Arts, On Campus

From BC Idol To Sing It To The Heights

A week from now, Robsham will be packed with friends and the curious passerby, in search of the next big thing on campus—or maybe just to see their friend sing. Sing it to the Heights, formerly known as BC Idol, arrives on the Robsham stage to crown the next great Boston College voice.

In its 11th year on campus, Sing it to the Heights is the marquee event for the Emerging Leaders Program (ELP) in conjunction with the Office of Government & Community Affairs, The Office of the Vice President for Student Affairs, and the Robsham Theater Arts Center. In the past, BC Idol has shone a spotlight on those with the musical gene and those who practice serious craft.

The popular event finally drew the suspicious eye of American Idol, who in corporate fashion issued a cease and desist order over the use of the show’s name and logo.

ELP and their partners at Student Involvement switched gears and held a contest within ranks to re-christen the event. Michael Padulsky, LSOE ‘15, who will co-emcee the show with Lindsey Murphy, A&S ’15, coined the event’s new name. Sing it to the Heights is a rebranding that begins to move the event away from gimmick and into a more wholesale ownership of the event. While contestation with American Idol was, at the time, not entirely ideal, it has allowed ELP and Student Affairs to take greater ownership to develop their own brand and past the Fox entertainment program and its slouching ratings.

After some focused re-branding with their name and logo—now featuring a lone microphone—ELP and company turned their attention to auditions. They were held January 25th to the 29th and ranged across the BC campus from Newton to Carney to several main auditions in Gasson.

After hearing more than a hundred students, 10 contestants emerged from the fiery crucible. This year’s group consists of singer-songwriters, members from a cappella groups, and even some accompanied by the violin.

“We got a whole range of genres and instruments,” said Alex Concepcion, member of ELP Sing it to the Heights steering team. “There were a lot of guitars and pianos. One performer brought a violin accompanist. You’re going to be hearing a really diverse crowd in the show.”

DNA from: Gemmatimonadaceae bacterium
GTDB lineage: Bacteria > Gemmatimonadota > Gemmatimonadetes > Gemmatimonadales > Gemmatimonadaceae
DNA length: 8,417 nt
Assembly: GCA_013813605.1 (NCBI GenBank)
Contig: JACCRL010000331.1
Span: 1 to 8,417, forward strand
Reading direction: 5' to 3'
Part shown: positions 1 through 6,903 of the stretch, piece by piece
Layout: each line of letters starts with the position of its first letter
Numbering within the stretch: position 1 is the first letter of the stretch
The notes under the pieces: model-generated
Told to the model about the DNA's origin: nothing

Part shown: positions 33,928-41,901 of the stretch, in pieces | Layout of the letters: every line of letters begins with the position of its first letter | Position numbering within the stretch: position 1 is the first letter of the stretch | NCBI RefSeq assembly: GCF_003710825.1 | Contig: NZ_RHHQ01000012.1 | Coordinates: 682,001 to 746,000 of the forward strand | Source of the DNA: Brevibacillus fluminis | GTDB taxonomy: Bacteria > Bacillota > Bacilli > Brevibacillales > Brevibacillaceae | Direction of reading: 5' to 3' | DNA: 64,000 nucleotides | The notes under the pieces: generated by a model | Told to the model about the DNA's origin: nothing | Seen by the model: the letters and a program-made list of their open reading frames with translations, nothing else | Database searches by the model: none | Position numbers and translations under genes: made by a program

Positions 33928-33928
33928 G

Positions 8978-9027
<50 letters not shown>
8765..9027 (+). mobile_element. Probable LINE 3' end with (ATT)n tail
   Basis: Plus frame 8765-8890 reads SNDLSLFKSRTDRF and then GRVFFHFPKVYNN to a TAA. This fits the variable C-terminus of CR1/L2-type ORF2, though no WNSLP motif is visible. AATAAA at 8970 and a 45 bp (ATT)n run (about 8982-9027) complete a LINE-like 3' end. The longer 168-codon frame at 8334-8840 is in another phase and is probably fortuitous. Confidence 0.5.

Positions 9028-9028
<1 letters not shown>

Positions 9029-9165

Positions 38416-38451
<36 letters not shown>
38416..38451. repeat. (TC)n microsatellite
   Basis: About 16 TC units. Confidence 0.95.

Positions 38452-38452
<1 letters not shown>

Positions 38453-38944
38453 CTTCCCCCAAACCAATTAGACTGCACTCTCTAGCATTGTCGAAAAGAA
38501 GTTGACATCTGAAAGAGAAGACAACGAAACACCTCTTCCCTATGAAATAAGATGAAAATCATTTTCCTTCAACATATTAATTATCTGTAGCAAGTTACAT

The ELP team worked to pull together the 10 best musical acts on campus but also put on an engaging show. No contestant is like the other.

“Breadth of musical performance was definitely important,” said Concepcion. “Talent was obviously looked at. We have something from every different genre, because we don’t want it to look like people are hearing the same song or same artist for every performance. We want a large array of performers and musicality just so people can enjoy the show.”

The featured contestants are the main stars of the event but will be joined by three Jesuit “judges”: Rev. Don MacMillan, S.J., Rev. Michael Davidson, S.J. and Rev. Mario Powell, S.J. All three return from last year’s event which crowned Benjamin Stevens, A&S ‘17, on vocals, and Chris Vu, A&S ’17 on piano. They’re judges in name though not in practice. They’ll be able to voice their opinion throughout the show, but the audience has the ultimate vote to decide who will win.

It all goes to worthy cause—music programs for St. Columbkille, a BC partnership school. Students who’ve benefited from such musical training will be able to put some of their skills to task during the show. Sing it to the Heights is also an important cog that fosters music on BC campus, as artists emerge out of the woodwork of the dorm basements and Lyon’s practice rooms. It’s a platform for aspiring musicians and people who just like to sing.

Featured Image by Clare Kim / Heights Staff

February 19, 2015
The offices of The Heights are located on Boston College’s campus. You can find us at:
The Heights 113 McElroy Commons Chestnut Hill, MA 02467
Established in 1919 as Boston College’s student newspaper, The Heights has been both editorially and financially independent from the University since 1971. The Heights serves the students, faculty, and staff of the Boston College community, as well as our neighbors in Chestnut Hill, Newton, and the Allston-Brighton area.  

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